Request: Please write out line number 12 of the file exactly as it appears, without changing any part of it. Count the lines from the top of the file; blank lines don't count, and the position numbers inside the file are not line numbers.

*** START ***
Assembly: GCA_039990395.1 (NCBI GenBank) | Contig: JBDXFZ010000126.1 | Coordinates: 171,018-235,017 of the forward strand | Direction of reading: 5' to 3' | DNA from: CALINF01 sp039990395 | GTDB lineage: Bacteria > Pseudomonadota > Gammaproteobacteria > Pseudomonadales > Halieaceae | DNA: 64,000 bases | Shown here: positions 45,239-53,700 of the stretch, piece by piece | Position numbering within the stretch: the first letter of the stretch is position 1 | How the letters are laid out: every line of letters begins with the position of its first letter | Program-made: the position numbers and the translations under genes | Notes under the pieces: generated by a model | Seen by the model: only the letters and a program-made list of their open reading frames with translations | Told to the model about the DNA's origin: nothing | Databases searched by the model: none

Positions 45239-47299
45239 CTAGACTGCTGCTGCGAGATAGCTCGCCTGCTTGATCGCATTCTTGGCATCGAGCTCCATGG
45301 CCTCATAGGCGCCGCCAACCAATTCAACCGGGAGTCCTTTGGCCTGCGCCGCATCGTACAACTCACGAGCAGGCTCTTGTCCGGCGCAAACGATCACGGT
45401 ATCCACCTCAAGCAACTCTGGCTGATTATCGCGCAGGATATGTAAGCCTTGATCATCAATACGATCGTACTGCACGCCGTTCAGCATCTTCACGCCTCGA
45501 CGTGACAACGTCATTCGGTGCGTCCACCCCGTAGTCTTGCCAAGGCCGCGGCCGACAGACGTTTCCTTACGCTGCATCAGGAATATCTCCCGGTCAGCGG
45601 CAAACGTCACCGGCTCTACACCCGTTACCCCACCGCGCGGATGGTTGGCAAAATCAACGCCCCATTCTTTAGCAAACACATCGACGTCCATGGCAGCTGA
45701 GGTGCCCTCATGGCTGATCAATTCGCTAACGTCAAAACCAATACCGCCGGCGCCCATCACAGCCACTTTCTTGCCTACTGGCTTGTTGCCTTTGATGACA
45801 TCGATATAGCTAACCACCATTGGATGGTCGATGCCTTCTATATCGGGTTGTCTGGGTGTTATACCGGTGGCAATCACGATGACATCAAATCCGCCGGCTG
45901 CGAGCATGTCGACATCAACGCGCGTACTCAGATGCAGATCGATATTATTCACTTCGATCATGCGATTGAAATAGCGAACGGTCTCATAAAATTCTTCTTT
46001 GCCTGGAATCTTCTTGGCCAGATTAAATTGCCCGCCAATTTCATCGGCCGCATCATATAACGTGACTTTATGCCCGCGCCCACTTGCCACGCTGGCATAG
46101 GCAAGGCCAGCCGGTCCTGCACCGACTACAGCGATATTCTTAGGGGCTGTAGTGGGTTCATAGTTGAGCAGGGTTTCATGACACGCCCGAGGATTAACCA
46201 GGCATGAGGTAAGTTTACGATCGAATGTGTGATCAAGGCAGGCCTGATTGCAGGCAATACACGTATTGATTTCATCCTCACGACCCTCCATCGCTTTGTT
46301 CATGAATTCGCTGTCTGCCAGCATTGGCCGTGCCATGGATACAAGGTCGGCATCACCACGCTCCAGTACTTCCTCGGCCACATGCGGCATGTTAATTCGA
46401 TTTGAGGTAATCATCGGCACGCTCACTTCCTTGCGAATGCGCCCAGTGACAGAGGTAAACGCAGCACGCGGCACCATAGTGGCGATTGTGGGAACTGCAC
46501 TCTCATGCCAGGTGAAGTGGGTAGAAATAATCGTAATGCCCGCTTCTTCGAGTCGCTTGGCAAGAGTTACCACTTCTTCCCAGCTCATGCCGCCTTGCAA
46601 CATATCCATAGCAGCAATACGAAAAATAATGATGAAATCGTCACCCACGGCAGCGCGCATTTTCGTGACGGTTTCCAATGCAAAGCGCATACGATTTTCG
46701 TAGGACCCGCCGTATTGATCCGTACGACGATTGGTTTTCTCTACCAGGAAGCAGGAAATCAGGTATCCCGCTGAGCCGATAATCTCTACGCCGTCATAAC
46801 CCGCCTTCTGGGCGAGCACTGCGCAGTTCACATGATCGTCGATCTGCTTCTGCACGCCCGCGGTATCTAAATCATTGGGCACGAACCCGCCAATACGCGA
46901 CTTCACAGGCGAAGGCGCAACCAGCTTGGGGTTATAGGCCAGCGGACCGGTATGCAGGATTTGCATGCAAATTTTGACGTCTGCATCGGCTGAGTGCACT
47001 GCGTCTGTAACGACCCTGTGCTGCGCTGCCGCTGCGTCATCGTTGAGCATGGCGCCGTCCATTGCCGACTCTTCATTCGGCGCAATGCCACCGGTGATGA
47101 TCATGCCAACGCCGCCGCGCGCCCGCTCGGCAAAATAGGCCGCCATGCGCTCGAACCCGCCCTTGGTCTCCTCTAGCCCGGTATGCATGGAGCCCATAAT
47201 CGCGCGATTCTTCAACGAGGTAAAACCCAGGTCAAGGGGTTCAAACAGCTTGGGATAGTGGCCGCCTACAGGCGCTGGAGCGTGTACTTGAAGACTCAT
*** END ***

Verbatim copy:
46101 GCAAGGCCAGCCGGTCCTGCACCGACTACAGCGATATTCTTAGGGGCTGTAGTGGGTTCATAGTTGAGCAGGGTTTCATGACACGCCCGAGGATTAACCA